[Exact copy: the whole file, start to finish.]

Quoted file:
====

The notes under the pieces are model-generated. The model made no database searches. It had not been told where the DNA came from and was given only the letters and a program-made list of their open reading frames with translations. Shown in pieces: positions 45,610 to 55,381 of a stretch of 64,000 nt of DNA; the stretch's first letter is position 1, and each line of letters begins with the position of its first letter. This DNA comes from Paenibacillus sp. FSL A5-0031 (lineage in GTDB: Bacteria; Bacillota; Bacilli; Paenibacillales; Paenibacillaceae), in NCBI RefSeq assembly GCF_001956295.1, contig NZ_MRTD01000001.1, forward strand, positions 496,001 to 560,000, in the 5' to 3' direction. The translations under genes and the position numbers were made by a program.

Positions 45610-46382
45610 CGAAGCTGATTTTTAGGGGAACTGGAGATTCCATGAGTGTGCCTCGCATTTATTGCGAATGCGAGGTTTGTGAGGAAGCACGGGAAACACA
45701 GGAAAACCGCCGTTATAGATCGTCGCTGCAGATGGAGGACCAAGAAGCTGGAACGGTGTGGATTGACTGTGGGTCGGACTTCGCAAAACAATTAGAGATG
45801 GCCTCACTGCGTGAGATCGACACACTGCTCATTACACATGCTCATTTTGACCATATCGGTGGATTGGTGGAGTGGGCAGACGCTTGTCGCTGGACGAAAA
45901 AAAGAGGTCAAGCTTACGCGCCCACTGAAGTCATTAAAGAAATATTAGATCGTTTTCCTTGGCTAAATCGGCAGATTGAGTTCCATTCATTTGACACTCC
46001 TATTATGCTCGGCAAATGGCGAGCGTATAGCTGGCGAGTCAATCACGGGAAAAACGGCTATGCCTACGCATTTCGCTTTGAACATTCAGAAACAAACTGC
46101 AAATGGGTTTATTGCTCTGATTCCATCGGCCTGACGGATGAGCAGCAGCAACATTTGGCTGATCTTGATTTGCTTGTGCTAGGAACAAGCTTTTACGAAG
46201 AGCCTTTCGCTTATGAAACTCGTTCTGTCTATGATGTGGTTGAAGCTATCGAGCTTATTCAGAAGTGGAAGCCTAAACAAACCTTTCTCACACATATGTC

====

The notes under the pieces are model-generated. The model made no database searches. It had not been told where the DNA came from and was given only the letters and a program-made list of their open reading frames with translations. Shown in pieces: positions 45,610 to 55,381 of a stretch of 64,000 nt of DNA; the stretch's first letter is position 1, and each line of letters begins with the position of its first letter. This DNA comes from Paenibacillus sp. FSL A5-0031 (lineage in GTDB: Bacteria; Bacillota; Bacilli; Paenibacillales; Paenibacillaceae), in NCBI RefSeq assembly GCF_001956295.1, contig NZ_MRTD01000001.1, forward strand, positions 496,001 to 560,000, in the 5' to 3' direction. The translations under genes and the position numbers were made by a program.

Positions 45610-46382
45610 CGAAGCTGATTTTTAGGGGAACTGGAGATTCCATGAGTGTGCCTCGCATTTATTGCGAATGCGAGGTTTGTGAGGAAGCACGGGAAACACA
45701 GGAAAACCGCCGTTATAGATCGTCGCTGCAGATGGAGGACCAAGAAGCTGGAACGGTGTGGATTGACTGTGGGTCGGACTTCGCAAAACAATTAGAGATG
45801 GCCTCACTGCGTGAGATCGACACACTGCTCATTACACATGCTCATTTTGACCATATCGGTGGATTGGTGGAGTGGGCAGACGCTTGTCGCTGGACGAAAA
45901 AAAGAGGTCAAGCTTACGCGCCCACTGAAGTCATTAAAGAAATATTAGATCGTTTTCCTTGGCTAAATCGGCAGATTGAGTTCCATTCATTTGACACTCC
46001 TATTATGCTCGGCAAATGGCGAGCGTATAGCTGGCGAGTCAATCACGGGAAAAACGGCTATGCCTACGCATTTCGCTTTGAACATTCAGAAACAAACTGC
46101 AAATGGGTTTATTGCTCTGATTCCATCGGCCTGACGGATGAGCAGCAGCAACATTTGGCTGATCTTGATTTGCTTGTGCTAGGAACAAGCTTTTACGAAG
46201 AGCCTTTCGCTTATGAAACTCGTTCTGTCTATGATGTGGTTGAAGCTATCGAGCTTATTCAGAAGTGGAAGCCTAAACAAACCTTTCTCACACATATGTC